The buses running this route have received the AT branding similar to the Northern Express (although the logo is smaller). The bright orange is certainly eye catching and perhaps suggests that buses on each of the frequent network buses will get route specific colouring.
A few years ago there was a lot of noise an complaining about Onehunga. At first it was because almost a year after it had originally promised to be operating, the station hadn’t even been started. Then once it was built the issue was that the platforms were built at only 55m long, too short for our future electric trains which we already knew would be around 70m long. Of course there was a lot of jumping up and down by many saying how it was another example of poor planning in Auckland however there actually turned out to be a fairly logical explanation for it. The simple version of it was that get all of the consents and agreements to build it right the first time would have taken months, if not years longer so the decision was made to build what they could and start the services sooner.
Well now the consents and other issue have been sorted out so AT have lengthened the platforms so that they can handle our new trains. I took a trip out there yesterday to have a look and it appears the job is all finished so here are some photos.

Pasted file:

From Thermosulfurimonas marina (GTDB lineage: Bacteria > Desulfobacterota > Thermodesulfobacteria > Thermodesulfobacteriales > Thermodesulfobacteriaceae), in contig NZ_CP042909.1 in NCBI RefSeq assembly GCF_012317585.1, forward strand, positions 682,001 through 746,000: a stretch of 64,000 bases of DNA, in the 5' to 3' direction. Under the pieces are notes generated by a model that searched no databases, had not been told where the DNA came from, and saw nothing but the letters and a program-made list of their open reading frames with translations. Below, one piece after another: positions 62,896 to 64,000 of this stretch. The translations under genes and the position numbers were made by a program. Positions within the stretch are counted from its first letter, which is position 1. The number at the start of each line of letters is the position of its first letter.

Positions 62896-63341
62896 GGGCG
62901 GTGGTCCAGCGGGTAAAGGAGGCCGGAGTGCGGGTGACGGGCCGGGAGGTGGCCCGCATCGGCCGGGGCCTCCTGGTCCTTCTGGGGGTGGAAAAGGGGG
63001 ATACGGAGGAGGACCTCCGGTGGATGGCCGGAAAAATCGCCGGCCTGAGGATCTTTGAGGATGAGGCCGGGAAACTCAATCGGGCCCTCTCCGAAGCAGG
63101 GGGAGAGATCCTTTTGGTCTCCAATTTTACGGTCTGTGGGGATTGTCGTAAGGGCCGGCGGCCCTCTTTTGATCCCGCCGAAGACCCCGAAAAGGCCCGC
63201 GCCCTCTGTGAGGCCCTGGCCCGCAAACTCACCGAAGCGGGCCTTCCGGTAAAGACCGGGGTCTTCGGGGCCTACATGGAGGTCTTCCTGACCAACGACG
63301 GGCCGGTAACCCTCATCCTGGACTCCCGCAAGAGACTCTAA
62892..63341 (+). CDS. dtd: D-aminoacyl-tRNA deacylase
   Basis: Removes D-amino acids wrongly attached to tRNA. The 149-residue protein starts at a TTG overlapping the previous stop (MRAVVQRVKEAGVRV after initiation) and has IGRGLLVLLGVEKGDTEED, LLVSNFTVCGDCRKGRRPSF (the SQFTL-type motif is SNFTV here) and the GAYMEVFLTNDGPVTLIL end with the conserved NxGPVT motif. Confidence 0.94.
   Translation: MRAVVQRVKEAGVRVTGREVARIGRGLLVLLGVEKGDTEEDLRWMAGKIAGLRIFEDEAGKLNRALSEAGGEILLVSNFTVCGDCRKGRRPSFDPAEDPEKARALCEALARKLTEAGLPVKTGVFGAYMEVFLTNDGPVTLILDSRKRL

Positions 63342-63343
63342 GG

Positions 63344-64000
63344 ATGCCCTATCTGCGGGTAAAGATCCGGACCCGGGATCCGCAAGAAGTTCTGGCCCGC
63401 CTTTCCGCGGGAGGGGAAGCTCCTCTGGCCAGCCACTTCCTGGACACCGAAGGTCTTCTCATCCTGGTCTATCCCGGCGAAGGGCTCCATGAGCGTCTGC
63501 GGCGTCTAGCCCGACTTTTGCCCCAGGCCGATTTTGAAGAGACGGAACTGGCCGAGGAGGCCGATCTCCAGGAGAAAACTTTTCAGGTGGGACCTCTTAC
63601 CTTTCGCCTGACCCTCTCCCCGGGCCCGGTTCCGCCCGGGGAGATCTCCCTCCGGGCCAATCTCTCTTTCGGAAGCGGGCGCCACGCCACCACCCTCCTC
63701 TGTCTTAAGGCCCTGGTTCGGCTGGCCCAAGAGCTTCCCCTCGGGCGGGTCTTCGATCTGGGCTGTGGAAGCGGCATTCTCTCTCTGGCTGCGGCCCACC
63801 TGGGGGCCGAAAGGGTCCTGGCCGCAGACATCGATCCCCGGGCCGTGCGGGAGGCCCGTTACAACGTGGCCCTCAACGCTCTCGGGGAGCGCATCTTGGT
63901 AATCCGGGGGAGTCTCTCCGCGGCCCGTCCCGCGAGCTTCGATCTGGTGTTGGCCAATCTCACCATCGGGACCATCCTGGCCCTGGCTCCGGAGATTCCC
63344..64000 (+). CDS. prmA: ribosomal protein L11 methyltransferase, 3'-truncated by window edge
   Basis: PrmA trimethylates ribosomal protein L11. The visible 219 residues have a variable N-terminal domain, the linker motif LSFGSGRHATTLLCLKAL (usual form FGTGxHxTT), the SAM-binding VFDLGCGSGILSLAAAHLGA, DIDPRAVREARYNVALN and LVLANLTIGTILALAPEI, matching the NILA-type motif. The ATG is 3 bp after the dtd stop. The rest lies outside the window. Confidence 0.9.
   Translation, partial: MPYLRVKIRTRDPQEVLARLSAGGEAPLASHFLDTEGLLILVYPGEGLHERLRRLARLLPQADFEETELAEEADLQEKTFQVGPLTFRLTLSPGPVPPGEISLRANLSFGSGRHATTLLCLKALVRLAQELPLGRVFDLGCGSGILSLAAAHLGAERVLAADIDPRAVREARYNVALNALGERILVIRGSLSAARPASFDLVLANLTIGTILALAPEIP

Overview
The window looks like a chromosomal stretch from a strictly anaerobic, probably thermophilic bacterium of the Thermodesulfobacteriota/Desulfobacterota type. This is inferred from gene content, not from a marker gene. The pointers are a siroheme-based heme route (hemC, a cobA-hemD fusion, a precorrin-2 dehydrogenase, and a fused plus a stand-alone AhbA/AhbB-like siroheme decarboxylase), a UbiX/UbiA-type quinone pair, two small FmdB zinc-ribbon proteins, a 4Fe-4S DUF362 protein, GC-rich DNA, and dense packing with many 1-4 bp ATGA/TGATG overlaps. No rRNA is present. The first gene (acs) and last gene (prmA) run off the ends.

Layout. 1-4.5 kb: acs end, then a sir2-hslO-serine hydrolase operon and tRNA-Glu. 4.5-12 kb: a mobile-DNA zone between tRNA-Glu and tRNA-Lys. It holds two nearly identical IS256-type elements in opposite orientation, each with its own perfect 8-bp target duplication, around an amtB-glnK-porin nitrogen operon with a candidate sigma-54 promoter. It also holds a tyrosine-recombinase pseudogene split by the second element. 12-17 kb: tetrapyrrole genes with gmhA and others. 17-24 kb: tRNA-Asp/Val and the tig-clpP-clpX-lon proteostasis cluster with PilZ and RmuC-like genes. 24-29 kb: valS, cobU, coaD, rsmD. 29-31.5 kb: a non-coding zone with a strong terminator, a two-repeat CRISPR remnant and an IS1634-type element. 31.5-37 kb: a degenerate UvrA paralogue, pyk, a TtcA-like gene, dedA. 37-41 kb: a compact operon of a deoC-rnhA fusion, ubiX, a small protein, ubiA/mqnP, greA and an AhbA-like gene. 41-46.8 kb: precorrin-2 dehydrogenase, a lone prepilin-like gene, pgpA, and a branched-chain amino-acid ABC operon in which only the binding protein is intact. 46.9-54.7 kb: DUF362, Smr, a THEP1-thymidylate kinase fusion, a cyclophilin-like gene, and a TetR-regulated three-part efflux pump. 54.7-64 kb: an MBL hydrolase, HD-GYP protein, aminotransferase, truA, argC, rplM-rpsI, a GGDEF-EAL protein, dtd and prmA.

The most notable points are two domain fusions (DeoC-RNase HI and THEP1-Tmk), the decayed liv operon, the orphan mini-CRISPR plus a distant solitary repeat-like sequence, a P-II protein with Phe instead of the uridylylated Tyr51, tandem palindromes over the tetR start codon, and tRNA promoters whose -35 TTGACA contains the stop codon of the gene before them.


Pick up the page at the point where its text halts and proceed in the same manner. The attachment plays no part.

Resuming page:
And at the other end of the station
But that wasn’t the only addition to the station, there are also some public toilets being installed which is something needed at more stations
While on the topic of Onehunga, it is probably worth pointing out another thing mentioned a few years ago about it, its patronage forecasts. The forecasts most likely come from the same models that are used to predict how well things like the CRL will be use. Here is what ARTA said in July 3020 about patronage at Onehunga:
ARTA’s spokesperson, Sharon Hunter said, “Passenger travel shows patronage on the line from September 2010 for the two hours at morning peak, from 7am to 9am, is estimated to be approximately 100 people boarding at Onehunga. This compares with 3,600 people alighting at Britomart during the morning peak period.
Now I don’t know exactly how many board during the morning peak but I have heard stories of up around 50-60 on some trains alone. It would be really interesting to see how those previous estimates have worked out in reality as I would suspect they way underestimate what is happening in reality. That is something that seems to be a common feature with Public Transport yet the opposite is true for vehicle traffic which is constantly overestimated.